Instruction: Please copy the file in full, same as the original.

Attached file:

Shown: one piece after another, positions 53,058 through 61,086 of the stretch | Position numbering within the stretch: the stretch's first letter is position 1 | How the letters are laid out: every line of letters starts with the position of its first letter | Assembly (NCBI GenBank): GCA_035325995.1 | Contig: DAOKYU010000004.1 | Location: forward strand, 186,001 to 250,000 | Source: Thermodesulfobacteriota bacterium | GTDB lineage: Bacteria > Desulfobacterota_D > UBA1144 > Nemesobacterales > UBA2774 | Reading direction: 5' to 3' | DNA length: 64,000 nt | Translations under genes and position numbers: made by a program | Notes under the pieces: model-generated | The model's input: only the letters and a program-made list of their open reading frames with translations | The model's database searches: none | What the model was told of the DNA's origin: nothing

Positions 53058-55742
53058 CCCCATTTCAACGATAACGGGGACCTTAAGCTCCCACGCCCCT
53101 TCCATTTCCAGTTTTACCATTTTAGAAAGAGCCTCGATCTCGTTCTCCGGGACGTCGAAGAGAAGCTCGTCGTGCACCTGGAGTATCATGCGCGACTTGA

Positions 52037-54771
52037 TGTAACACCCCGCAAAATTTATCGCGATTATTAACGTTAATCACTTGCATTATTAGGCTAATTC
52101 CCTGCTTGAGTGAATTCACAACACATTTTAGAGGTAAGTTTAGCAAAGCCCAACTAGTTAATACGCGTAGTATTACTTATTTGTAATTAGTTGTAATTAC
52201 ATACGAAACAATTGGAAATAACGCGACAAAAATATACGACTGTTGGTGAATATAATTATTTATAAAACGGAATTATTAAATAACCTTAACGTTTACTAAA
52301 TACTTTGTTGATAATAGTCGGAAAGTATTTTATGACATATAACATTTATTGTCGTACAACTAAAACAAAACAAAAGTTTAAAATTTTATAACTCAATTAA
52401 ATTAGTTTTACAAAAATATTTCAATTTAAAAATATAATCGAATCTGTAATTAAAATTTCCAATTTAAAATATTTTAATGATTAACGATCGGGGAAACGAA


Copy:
Shown: one piece after another, positions 53,058 through 61,086 of the stretch | Position numbering within the stretch: the stretch's first letter is position 1 | How the letters are laid out: every line of letters starts with the position of its first letter | Assembly (NCBI GenBank): GCA_035325995.1 | Contig: DAOKYU010000004.1 | Location: forward strand, 186,001 to 250,000 | Source: Thermodesulfobacteriota bacterium | GTDB lineage: Bacteria > Desulfobacterota_D > UBA1144 > Nemesobacterales > UBA2774 | Reading direction: 5' to 3' | DNA length: 64,000 nt | Translations under genes and position numbers: made by a program | Notes under the pieces: model-generated | The model's input: only the letters and a program-made list of their open reading frames with translations | The model's database searches: none | What the model was told of the DNA's origin: nothing

Positions 53058-55742
53058 CCCCATTTCAACGATAACGGGGACCTTAAGCTCCCACGCCCCT
53101 TCCATTTCCAGTTTTACCATTTTAGAAAGAGCCTCGATCTCGTTCTCCGGGACGTCGAAGAGAAGCTCGTCGTGCACCTGGAGTATCATGCGCGACTTGA

Positions 52037-54771
52037 TGTAACACCCCGCAAAATTTATCGCGATTATTAACGTTAATCACTTGCATTATTAGGCTAATTC
52101 CCTGCTTGAGTGAATTCACAACACATTTTAGAGGTAAGTTTAGCAAAGCCCAACTAGTTAATACGCGTAGTATTACTTATTTGTAATTAGTTGTAATTAC
52201 ATACGAAACAATTGGAAATAACGCGACAAAAATATACGACTGTTGGTGAATATAATTATTTATAAAACGGAATTATTAAATAACCTTAACGTTTACTAAA
52301 TACTTTGTTGATAATAGTCGGAAAGTATTTTATGACATATAACATTTATTGTCGTACAACTAAAACAAAACAAAAGTTTAAAATTTTATAACTCAATTAA
52401 ATTAGTTTTACAAAAATATTTCAATTTAAAAATATAATCGAATCTGTAATTAAAATTTCCAATTTAAAATATTTTAATGATTAACGATCGGGGAAACGAA